On Saturday, Speaker of the House of Councillors Nishioka Takeo died of pneumonia (en). In instances such as these I usually relate some charming anecdote or point to some significant contribution the deceased made to the national weal. Unfortunately, in Nishioka's case, nothing comes to mind – which may explain why the passing of a man has been marked with a collective national shrug – though Prime Minister Noda Yoshihiko made a special trip to Nagasaki to be at his wake on November 5 and 2000 persons, including Nishioka's longtime patron Ozawa Ichiro, showed up for his memorial service in Nagasaki today.
For environmentalists, Nishioka will remembered as the chief Diet sponsor of the Isahaya Bay reclamation project: the most visible and needless environmental crime of the Japanese government against nature of the later quarter of the 20th century. The blocking of the entrance of Isahaya Bay and the consequent destruction of the wetlands there, in violation of Japan's international commitments to wetlands protection, remains the symbol of the imperatives of the Construction State running roughshod over decency and common sense.
For historians of the Diet, Nishioka will be remembered as a Speaker of the House elected with only the barest of majorities and the most blank ballots since the Lockheed scandal. The positions of Speaker and Deputy Speaker are filled by the choice of the ruling party and the top opposition party. The elections for these positions have been, or at least were, until Nishioka's election, mere formalities where the ruling and opposition parties vote en masse for each other's candidate. This tradition was preserved in the election of Deputy Speaker Otsuji Hidehisa of the Liberal Democratic Party. When it came time to elect Nishioka, however, members of the LDP and the New Komeito, incensed as they were at the selection of a candidate who had treated his peers in the opposition with contempt during his time as the Democratic Party's Diet Affairs Chairman, turned in ballot papers with nothing on them, if they showed up at all.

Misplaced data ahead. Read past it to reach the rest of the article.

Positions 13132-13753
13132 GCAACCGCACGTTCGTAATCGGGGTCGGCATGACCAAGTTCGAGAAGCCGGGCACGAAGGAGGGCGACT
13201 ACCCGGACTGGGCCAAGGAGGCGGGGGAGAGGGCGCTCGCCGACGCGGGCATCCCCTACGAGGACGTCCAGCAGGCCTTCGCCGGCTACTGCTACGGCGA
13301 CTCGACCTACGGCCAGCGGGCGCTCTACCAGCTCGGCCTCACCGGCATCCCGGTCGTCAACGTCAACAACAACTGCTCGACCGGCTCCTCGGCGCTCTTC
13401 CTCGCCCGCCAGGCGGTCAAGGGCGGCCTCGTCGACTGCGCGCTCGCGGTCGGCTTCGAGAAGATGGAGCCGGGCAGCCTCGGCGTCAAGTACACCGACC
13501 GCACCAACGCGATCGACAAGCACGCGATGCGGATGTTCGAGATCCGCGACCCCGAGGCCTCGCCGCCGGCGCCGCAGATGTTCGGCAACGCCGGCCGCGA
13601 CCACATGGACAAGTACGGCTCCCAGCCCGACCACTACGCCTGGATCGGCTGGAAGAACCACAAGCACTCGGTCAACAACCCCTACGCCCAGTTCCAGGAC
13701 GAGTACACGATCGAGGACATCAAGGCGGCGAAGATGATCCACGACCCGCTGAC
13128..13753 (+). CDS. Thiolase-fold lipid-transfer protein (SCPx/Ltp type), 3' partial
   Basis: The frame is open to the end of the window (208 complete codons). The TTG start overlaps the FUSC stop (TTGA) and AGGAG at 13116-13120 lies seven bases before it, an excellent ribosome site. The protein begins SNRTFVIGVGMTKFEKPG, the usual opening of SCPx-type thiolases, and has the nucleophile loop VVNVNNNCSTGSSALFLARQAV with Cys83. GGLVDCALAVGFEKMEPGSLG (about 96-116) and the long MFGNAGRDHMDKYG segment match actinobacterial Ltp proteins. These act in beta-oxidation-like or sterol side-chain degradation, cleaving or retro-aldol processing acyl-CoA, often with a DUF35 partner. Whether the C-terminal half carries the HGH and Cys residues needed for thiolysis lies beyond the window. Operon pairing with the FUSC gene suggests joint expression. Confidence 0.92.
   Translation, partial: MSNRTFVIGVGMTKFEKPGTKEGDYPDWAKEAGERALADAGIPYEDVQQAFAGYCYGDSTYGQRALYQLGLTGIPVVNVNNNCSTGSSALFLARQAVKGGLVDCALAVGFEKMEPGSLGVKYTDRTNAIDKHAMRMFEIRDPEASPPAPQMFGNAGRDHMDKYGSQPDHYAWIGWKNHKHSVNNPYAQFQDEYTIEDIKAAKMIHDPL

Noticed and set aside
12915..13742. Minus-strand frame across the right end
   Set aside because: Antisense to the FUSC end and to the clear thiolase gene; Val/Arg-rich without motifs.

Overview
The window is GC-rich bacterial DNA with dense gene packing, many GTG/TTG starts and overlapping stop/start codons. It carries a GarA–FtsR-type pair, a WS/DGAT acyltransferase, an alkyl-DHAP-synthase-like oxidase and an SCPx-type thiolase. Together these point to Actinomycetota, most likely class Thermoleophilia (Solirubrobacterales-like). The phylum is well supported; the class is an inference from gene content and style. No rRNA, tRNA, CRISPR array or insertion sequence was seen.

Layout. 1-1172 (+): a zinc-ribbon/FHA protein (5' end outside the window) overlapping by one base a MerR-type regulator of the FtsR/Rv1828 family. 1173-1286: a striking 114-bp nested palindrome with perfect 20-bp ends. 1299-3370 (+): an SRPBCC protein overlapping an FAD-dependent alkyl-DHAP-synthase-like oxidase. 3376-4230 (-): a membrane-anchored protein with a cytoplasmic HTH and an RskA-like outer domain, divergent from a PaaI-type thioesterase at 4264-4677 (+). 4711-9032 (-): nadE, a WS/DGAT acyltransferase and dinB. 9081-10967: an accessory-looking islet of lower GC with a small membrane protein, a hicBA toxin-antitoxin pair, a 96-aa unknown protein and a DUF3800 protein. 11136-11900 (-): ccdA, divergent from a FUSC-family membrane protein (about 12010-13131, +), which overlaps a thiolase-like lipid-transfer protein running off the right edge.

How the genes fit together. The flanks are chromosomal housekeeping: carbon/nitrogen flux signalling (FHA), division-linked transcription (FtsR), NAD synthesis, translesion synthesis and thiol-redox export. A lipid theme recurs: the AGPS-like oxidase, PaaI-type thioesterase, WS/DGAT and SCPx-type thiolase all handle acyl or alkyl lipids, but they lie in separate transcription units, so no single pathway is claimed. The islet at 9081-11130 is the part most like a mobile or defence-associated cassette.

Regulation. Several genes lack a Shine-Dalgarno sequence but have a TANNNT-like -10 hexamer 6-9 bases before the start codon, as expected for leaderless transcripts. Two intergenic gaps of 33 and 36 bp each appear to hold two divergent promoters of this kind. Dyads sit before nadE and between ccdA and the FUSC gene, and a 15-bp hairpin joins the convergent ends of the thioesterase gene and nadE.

For members of the DPJ, Nishioka will be remembered as the Speaker who departed from the precedent of a Speaker's neutrality in order to lead a campaign of vociferous criticism of the government of Prime Minister Kan Naoto and its handling of the triple disaster of 3/11, criticism that proved to be without merit or substance when the Yomiuri Shimbun gave Nishioka the opportunity to write an open letter to Kan. The editors at the Yomiuri thought they had landed a whale when they won the exclusive right to publish Nishioka's criticisms. What they found at the end of the line, however, was a minnow: the only accusation Nishioka could muster was Kan's having departed from constitutional procedure in unilaterally ordering the dispatch of the Self Defense Forces to the disaster areas, rather than calling a meeting of the security council first.
For editorial cartoonists, Nishioka's passing means the loss of a politician whose ears and diminutive stature made him a subject of easy caricature. That Nishioka was forever in a snit about something made the drawing of him in an unflattering manner all the more justifiable.
In practical terms, Nishioka's death will mean that the DPJ will lose yet another seat in the House of Councillors, as the new Speaker, when he/she is elected, will resign from his/her membership in the party. If the DPJ wishes to limit the damage done by the election of a Speaker from out of the party's ranks in upper house does, it will bypass candidates for the post like former defense minister Kitazawa Toshimi or former METI minister Naoshima Masayuki in favor of Eda Satsuki, who has held the post once before and is therefore seen as being of too high stature to serve in a Cabinet post or major party post.
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